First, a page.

A Kentucky lawmaker says implementation of a federal mandate to allow private companies to compete for Medicaid contracts in Louisville could be delayed. Currently, Medicaid in Louisville and the surrounding area is managed by the private company Passport Health Plan. But the federal government has ordered Kentucky to open the area to competition. And the company United Healthcare is already attempting to gain a foothold in the region.
After months of mounting problems, State Auditor Adam Edelen says he will launch a full investigation into Kentucky’s statewide Medicaid Managed Care system. Edelen created a Medicaid task force in February after taking a first look at the managed care system. He also gave recommendations to managed care companies, health care providers and the state on how to make the system run better in the future.
A medical team in Owensboro is preparing to use a robotic surgical unit to perform a single-incision gall bladder removal. Friday's procedure at Owensboro Medical Health System will use a device known as the da Vinci Surgical System, which has been in use there since 2009.
The University of Louisville is receiving a $6.3 million dollar gift for efforts to help paralyzed people regain movement in their limbs. The Leona M. and Harry B. Helmsley Charitable Trust is giving the money to support U of L’s Department of Neurological Surgery and the Kentucky Spinal Cord Injury Research Center.
A new poll of Tennesseans shows a majority of those surveyed want either all or part of the federal health care law found unconstitutional. But the same survey showed most people were happy with certain provisions of the law. The survey was conducted this month by Vanderbilt University, and polled 1,000 Tennessee residents.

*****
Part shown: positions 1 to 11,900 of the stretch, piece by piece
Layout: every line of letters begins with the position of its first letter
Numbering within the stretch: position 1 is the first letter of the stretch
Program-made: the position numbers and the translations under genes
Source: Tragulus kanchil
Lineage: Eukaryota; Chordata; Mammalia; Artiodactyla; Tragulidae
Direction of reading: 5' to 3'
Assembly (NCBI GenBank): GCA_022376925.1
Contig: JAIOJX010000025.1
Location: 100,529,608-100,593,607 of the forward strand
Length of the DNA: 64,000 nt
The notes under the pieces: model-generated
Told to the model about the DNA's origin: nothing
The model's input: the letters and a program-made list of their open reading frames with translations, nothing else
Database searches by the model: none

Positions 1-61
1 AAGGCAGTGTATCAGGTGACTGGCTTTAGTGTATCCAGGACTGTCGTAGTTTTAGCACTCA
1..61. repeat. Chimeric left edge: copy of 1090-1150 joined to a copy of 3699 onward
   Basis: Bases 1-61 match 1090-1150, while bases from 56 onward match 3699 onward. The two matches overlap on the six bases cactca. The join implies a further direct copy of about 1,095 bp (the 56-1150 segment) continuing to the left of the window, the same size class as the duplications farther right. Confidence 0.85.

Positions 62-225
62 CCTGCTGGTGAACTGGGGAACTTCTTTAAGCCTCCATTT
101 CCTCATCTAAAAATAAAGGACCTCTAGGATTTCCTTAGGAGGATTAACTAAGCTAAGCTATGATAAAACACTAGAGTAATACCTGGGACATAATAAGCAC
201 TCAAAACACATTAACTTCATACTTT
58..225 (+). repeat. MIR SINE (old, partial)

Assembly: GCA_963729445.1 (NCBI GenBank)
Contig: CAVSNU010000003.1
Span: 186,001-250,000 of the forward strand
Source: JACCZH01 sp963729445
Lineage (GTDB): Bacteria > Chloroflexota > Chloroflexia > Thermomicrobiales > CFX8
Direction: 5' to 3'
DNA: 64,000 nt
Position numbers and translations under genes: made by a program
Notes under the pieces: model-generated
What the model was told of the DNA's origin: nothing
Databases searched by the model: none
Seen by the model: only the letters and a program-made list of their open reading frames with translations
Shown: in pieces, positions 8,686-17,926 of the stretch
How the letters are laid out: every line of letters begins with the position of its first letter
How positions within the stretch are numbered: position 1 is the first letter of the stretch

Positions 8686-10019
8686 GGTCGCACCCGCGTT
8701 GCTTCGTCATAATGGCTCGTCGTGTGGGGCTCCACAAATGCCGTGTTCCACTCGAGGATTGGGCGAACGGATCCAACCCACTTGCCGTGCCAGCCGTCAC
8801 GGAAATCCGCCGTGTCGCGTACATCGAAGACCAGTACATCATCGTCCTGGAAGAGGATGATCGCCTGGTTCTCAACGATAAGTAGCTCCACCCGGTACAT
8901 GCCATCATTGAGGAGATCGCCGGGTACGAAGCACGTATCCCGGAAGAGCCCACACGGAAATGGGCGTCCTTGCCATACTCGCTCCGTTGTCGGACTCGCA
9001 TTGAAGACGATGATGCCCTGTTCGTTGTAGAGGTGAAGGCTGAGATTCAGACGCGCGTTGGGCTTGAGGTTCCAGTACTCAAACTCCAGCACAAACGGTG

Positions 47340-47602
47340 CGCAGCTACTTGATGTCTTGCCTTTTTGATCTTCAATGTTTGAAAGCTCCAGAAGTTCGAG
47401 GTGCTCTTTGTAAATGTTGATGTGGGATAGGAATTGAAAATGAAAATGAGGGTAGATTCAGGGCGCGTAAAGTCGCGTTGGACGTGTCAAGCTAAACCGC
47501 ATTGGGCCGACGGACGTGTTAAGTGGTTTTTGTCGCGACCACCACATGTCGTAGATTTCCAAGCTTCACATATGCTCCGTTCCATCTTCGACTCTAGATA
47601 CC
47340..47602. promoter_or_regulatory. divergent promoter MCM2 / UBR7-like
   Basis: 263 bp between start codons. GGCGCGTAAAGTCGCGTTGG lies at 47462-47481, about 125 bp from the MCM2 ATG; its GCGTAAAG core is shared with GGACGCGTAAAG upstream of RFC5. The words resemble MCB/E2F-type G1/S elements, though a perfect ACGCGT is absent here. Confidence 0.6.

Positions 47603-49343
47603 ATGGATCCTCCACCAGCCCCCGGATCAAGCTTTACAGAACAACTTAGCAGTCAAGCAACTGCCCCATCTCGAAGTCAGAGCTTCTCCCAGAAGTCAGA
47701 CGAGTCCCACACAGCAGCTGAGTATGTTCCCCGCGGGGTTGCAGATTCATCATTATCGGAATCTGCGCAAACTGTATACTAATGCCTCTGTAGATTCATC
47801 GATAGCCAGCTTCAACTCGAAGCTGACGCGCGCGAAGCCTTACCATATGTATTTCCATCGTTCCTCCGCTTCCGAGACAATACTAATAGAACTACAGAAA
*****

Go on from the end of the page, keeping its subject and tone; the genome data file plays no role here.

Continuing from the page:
The annual seat belt enforcement campaign known as "Click it or Ticket" officially gets underway on May 21st. Law enforcement officials hope to help save lives by cracking down on those who fail to use their seat belts. Law enforcement officials in Kentucky say about 58 percent of the people killed on the state's roadways in recent months weren't wearing seat belts at the time of their accidents. Transportation Cabinet Secretary Mike Hancock says the state "undoubtedly experiences far too many fatalities that could have been avoided with the simple use of a seat belt."
Kentucky drug enforcement officials have long complained that many of the illegally obtained pain pills that end up in the commonwealth come from Florida. Tuesday, the US Drug Enforcement Administration settled with a Florida company, Cardinal Health Inc., over alleged large-volume shipments of addictive pain pills in Florida.
Governor Steve Beshear has ordered that flags fly at half staff at all state office buildings in Kentucky today, in recognition of Peace Officers Memorial Day. The flags will be at half staff from sunrise to sunset in the Commonwealth.
Law Enforcement Officials in Kentucky are making preparations for this year's "Click it or Ticket" campaign, which is scheduled to start on May 20th. Although seat belt use has increased in the Commonwealth in recent years, more than fifty percent of the people killed in traffic accidents in the state aren't wearing seat belts at the time of their accidents. Greg Dennison of the Office of Highway Safety and Captain Steve Stratton of the Logan County Sheriff's Department talk with WKU Public Radio.